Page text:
Norway Sends its Updated GloBE Law to Parliament

  1. Overview
  2. Elections in the OECD Model Rules
  3. Elections in the OECD Administrative Guidance
  4. Implementation of the OECD Administrative Guidance
  5. Safe Harbours
  6. QDMTT
  7. Administration and Filing

On November 24, 2023, a draft law to implement the Pillar Two GloBE rules into domestic law was introduced into the Norwegian Parliament.

The draft law includes an income inclusion rule (IIR) and a domestic minimum top-up tax (intended to be a QDMTT) for financial years beginning on or after December 31, 2023.

The under-taxed profits rule (UTPR) is not included in the draft law.

In the original consultation for the draft law, it was proposed to include the GloBE rules as a new chapter 20 in the Tax Act 1999.

However, after reviewing this, the Norwegian Ministry of Finance has instead decided to implement the provisions as a separate act.

Whilst the geographical scope of the draft law is not directly stated in any provision, the general rules governing the scope of Norwegian taxes will apply. Svalbard is part of the Kingdom of Norway, but has been made a separate tax jurisdiction through the Svalbard Tax Act. Under the draft law, Svalbard will be treated as a separate jurisdiction for GloBE jurisdictional blending purposes.

The draft law does not comprehensively implement the GloBE rules as a standalone document. The notes to the law make it clear that the Ministry of Finance is to issue detailed regulations. These will contain the detailed definitions for the application of the law (eg for the definition of covered taxes). It is intended that the Ministry of Finance regulation will be in place at the same time as the draft law enters into force (January 1, 2024).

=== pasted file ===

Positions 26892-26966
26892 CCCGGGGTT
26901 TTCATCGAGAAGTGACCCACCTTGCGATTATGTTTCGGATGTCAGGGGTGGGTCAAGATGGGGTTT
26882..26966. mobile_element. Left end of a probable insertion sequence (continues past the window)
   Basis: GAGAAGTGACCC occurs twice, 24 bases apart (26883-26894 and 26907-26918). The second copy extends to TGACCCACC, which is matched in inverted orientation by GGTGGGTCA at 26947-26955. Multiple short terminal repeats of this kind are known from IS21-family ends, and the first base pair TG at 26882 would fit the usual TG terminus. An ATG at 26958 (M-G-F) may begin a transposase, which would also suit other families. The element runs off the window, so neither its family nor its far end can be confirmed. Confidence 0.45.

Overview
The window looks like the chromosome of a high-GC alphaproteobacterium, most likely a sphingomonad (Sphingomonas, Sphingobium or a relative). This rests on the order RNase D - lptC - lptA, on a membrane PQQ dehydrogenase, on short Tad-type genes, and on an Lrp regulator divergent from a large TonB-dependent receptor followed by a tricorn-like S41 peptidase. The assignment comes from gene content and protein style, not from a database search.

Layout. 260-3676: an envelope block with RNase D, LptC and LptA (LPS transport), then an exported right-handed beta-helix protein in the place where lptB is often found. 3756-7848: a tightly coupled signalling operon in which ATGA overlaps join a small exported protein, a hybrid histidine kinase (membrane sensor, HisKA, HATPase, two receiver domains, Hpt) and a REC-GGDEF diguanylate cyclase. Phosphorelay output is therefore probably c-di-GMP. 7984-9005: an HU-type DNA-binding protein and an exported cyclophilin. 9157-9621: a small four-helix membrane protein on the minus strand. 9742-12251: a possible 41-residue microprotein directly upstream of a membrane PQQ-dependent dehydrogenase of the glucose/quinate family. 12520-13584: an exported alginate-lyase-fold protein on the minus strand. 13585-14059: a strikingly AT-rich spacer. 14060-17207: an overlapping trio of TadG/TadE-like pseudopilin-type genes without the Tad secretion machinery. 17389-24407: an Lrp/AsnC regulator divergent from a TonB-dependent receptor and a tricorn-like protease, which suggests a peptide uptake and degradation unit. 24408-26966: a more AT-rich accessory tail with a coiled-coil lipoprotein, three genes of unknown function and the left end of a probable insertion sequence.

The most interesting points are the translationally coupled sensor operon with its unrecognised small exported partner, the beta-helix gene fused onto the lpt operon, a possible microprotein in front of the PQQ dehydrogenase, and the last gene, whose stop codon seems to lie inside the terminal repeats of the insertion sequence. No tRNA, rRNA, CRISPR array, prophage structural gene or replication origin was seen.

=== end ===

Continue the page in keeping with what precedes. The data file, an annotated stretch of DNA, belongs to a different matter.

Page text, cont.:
The notes to the draft law also address other ancillary issues, including the tax deduction scheme for research and development costs, in section 16-40 of the Tax Act. Under this scheme, the taxpayer can receive a credit for tax and social security contributions for 19 percent of research and development costs. If the credit exceeds the assessed tax in the year in question, the excess  is refunded.

The Ministry of Finance confirms that it assumes that tax credits under section 16-40 of the Tax Act will constitute a qualified refundable tax credit.

Elections in the OECD Model Rules

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